Craig Willy

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    Belgium must do more to prevent its citizens from joining Islamic State

Belgium must do more to prevent its citizens from joining Islamic State

Among European countries, Belgian citizens account for one of the largest per capita shares of foreign Islamic State fighters in Syria and Iraq. Craig J. Willy writes on Belgian immigration and labour market policies in light of the threat posed by terrorism. He argues that Belgium could be doing substantially more to promote equal opportunities in employment and education, […]

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    Diverging trends in 2004 accession states show how fragile Central-Eastern European attachment to western political models really is

Diverging trends in 2004 accession states show how fragile Central-Eastern European attachment to western political models really is

It is now over a decade since the 2004 enlargement which brought eight states in Central and Eastern Europe into the EU, alongside Cyprus and Malta. Craig Willy writes that while most of these states greeted EU accession enthusiastically, political trends have been diverse in the decade since. While some countries, such as Poland, have embraced a largely ‘Western’ […]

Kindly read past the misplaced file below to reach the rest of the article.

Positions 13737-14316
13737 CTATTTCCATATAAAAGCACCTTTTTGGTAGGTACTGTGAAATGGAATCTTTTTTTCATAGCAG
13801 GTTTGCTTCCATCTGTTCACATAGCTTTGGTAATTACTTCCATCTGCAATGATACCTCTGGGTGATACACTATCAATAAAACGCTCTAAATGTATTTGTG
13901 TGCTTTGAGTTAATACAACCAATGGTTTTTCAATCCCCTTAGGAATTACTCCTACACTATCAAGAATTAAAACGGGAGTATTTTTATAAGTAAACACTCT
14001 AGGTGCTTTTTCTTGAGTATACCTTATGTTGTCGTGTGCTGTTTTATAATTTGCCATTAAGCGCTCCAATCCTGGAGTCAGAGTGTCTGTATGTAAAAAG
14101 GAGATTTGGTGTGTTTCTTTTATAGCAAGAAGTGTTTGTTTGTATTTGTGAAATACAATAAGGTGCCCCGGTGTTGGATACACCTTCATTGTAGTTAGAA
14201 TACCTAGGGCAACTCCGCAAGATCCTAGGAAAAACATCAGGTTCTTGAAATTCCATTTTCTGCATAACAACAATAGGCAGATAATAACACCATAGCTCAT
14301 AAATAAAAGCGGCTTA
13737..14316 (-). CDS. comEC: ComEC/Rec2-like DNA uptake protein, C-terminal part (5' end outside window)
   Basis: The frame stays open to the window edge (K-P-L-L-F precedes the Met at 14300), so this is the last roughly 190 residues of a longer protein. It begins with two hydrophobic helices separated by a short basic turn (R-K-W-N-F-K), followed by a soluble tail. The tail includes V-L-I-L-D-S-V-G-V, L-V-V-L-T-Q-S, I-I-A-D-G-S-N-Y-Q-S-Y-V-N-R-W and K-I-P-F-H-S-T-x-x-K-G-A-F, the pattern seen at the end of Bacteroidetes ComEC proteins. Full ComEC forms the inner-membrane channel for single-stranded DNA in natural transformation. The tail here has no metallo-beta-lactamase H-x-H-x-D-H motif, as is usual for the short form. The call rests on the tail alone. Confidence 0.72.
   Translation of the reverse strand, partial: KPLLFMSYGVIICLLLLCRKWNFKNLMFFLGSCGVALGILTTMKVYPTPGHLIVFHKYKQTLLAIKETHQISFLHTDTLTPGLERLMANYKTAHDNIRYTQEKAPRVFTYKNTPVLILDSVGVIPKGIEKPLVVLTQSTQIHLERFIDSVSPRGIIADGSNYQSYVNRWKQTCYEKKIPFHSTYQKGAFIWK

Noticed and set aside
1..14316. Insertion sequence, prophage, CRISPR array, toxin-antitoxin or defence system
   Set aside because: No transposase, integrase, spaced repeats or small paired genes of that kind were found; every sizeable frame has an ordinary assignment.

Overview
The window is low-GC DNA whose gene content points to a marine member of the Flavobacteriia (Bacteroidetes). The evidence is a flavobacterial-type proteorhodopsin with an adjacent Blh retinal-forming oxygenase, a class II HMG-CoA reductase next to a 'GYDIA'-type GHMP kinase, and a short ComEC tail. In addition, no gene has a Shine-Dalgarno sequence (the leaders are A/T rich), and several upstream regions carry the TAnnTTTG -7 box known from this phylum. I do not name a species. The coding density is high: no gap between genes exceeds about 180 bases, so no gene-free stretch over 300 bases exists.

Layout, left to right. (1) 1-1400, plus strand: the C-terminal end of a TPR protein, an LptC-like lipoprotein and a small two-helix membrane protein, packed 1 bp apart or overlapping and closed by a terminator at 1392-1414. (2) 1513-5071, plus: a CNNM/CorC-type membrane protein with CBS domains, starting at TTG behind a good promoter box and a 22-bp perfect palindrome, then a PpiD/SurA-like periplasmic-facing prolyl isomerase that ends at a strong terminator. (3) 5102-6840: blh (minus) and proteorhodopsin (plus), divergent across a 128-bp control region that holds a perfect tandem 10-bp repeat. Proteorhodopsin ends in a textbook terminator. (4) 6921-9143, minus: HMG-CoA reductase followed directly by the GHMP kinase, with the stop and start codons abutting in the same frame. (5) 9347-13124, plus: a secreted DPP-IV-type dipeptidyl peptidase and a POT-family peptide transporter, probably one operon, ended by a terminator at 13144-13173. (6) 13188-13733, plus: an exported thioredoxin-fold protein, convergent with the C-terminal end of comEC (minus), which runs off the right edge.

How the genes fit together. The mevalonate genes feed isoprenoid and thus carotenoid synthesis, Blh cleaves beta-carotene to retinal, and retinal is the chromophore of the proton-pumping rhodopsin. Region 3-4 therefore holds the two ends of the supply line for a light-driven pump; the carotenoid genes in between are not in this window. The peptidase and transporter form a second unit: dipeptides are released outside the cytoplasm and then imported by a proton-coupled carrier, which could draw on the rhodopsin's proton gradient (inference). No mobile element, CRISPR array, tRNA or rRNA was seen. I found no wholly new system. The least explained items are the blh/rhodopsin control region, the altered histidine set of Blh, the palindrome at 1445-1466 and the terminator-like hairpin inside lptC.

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Europe must adapt to the reality that we are living in a world increasingly dominated by Asia

Economic development in China and other Asian countries has an impact on the role of European states in global affairs. Craig J. Willy argues that with the rise of Asian economies, the world is increasingly moving away from the model of free trade championed by Europe and other states in the West. Unless Europe becomes a more cohesive actor which […]

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In order to avoid a demographic “death trap” Western Europe must implement new and fair policies for both present and future generations.

The principle of ‘intergenerational justice’ implies that young people should be treated fairly in comparison with older citizens. As Craig J. Willy notes, however, large debt burdens, unsustainable economic practices, and the electoral effects of ageing populations present a challenge in ensuring fairness for young Europeans. He argues that while some policies, such as compulsory voting, or providing ‘extra’ votes […]

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Contrary to what is promoted by the EU’s central bankers, higher taxes tend to coincide with lower deficits and low debt.

Eurozone central bankers have advocated cutting taxes as part of deficit reduction, placing the burden entirely on public spending cuts, while politicians across the eurozone have tended to prefer spending cuts over tax increases in implementing austerity. But are lower taxes the key to deficit reduction? Craig J. Willy looks at evidence from across the OECD and finds that higher taxes tend […]

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